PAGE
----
Lag Ba'Omer is a holiday celebrated in Israel to commemorate the heroism of the few who fought against the many. This holiday honors the revolt of the Jewish people in Israel in the years 132-135 AD against the mighty Roman Empire that ruled the country at the time. On Lag Ba’Omer day bonfires are lit all over the country echoing the beacons the rebels used on the hilltops at nightfall to signal first, that the revolt was beginning, and later on, to pass information during the revolt.
Despite the victory at the beginning of the revolt, its end was sad.
The rebels used the system of lighting beacons on high places to send out messages in a fast way.
Simon Bar-Kohba lead the rebellion against the Romans and won several battles, yet his victory did not last long.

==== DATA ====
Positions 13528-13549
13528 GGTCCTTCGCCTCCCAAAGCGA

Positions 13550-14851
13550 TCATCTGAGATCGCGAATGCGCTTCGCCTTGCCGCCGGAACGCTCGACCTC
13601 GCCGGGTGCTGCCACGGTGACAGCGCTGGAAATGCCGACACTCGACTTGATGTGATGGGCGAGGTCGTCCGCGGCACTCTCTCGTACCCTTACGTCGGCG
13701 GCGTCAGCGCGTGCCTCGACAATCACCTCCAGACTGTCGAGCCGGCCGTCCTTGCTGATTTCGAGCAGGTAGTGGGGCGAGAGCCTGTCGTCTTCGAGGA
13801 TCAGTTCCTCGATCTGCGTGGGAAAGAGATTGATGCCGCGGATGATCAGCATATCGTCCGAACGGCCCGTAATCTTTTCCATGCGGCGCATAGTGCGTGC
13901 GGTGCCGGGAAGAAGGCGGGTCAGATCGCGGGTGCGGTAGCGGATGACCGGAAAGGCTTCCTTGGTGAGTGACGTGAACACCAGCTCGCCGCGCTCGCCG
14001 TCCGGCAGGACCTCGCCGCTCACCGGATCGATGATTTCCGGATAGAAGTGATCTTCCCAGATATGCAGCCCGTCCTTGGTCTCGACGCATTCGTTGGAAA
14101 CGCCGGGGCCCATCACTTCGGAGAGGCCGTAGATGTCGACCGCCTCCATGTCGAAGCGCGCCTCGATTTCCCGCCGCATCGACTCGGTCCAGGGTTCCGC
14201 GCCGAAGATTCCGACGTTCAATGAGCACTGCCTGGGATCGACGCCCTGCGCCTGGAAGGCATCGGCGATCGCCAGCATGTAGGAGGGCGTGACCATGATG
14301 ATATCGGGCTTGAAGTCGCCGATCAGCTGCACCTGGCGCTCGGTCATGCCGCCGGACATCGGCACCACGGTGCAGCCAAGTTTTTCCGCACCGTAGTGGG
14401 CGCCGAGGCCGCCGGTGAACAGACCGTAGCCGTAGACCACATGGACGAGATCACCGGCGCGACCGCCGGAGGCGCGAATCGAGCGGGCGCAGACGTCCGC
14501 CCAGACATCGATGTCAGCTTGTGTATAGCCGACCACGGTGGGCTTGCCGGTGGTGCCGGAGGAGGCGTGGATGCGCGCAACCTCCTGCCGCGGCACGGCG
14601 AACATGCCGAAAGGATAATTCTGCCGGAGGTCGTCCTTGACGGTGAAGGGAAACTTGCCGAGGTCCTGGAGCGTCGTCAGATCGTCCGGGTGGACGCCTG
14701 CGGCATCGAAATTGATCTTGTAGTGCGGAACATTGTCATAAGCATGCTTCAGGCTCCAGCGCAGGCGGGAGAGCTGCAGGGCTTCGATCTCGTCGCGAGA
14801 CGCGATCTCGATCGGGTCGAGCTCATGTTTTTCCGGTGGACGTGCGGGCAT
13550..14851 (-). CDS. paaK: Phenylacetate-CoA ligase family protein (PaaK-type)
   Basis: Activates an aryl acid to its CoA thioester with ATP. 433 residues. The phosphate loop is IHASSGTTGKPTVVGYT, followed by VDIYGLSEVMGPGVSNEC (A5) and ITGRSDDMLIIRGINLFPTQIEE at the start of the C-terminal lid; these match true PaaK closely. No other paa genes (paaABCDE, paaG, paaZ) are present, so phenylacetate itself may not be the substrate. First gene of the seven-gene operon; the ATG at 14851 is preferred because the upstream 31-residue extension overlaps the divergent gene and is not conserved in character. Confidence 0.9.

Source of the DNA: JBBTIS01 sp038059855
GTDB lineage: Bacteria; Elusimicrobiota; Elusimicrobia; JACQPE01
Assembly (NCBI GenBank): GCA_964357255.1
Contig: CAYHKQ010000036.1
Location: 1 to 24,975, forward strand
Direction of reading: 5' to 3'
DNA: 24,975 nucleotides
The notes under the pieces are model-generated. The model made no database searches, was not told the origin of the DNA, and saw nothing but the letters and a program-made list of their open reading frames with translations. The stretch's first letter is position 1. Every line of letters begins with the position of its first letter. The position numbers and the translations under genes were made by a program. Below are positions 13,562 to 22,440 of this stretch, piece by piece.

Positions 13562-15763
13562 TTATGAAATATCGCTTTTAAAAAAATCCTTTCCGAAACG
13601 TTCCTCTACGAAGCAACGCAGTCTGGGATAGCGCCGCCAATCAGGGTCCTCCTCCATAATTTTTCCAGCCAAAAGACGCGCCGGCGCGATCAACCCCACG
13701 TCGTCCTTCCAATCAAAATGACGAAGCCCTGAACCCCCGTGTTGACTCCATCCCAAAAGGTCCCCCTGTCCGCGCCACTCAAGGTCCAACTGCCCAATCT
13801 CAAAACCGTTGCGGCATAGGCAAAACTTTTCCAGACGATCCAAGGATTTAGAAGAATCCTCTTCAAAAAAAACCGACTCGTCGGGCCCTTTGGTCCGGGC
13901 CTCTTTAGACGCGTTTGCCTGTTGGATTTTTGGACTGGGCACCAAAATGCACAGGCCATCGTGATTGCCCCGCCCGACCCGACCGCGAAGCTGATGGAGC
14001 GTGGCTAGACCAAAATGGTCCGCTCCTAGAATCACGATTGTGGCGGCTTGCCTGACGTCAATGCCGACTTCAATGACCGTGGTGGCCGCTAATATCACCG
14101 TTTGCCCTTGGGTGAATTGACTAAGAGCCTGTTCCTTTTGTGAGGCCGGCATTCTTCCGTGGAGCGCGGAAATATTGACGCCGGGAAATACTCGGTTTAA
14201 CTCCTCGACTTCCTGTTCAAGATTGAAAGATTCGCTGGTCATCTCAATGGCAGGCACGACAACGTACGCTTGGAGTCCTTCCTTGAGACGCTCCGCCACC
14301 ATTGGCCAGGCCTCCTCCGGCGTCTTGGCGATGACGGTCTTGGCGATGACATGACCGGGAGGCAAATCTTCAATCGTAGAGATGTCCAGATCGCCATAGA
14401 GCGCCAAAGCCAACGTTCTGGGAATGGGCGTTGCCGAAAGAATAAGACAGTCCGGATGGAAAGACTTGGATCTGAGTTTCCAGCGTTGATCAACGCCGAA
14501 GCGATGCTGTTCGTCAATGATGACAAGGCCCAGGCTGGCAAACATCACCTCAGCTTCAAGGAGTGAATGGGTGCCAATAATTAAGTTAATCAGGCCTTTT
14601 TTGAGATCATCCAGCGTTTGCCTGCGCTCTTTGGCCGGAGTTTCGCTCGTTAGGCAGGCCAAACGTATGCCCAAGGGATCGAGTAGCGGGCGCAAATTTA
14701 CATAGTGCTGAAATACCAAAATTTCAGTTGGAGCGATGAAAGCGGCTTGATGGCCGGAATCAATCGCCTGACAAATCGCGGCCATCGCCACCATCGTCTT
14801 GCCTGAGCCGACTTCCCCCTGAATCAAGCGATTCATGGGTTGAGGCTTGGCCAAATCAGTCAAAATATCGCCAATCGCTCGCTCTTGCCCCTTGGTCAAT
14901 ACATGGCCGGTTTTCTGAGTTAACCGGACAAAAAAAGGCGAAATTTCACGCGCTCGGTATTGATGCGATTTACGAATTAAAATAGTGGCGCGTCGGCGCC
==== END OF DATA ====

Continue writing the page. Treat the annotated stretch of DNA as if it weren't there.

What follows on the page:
The rebellion was brutally suppressed and some of the surviving rebels were deported to Rome.
The short period of Bar-Kohba's rule as the "President of Israel" was the last instance of independence experienced by the Jewish people until the founding of the State of Israel in the year 1948.
This day commemorates also Rabbi Akeeva, the spiritual leader of the rebels.
He supported the revolt and denounced the Roman rule.
As a result he was wanted by the Romans and had to flee.
He had thousands of disciples, 12,000 of whom died in a plague within the 32 days following the Passover holiday. The plague suddenly stopped on the thirty-third day.
This chain of events created a tradition in Jewish history whereby no joyous events such as parties or weddings are celebrated during the 32 days following Passover; they resume on the 33rd day – the day known as Lag Ba'Omer.
The bonfires also commemorate this day.
This report was made by Lee Rom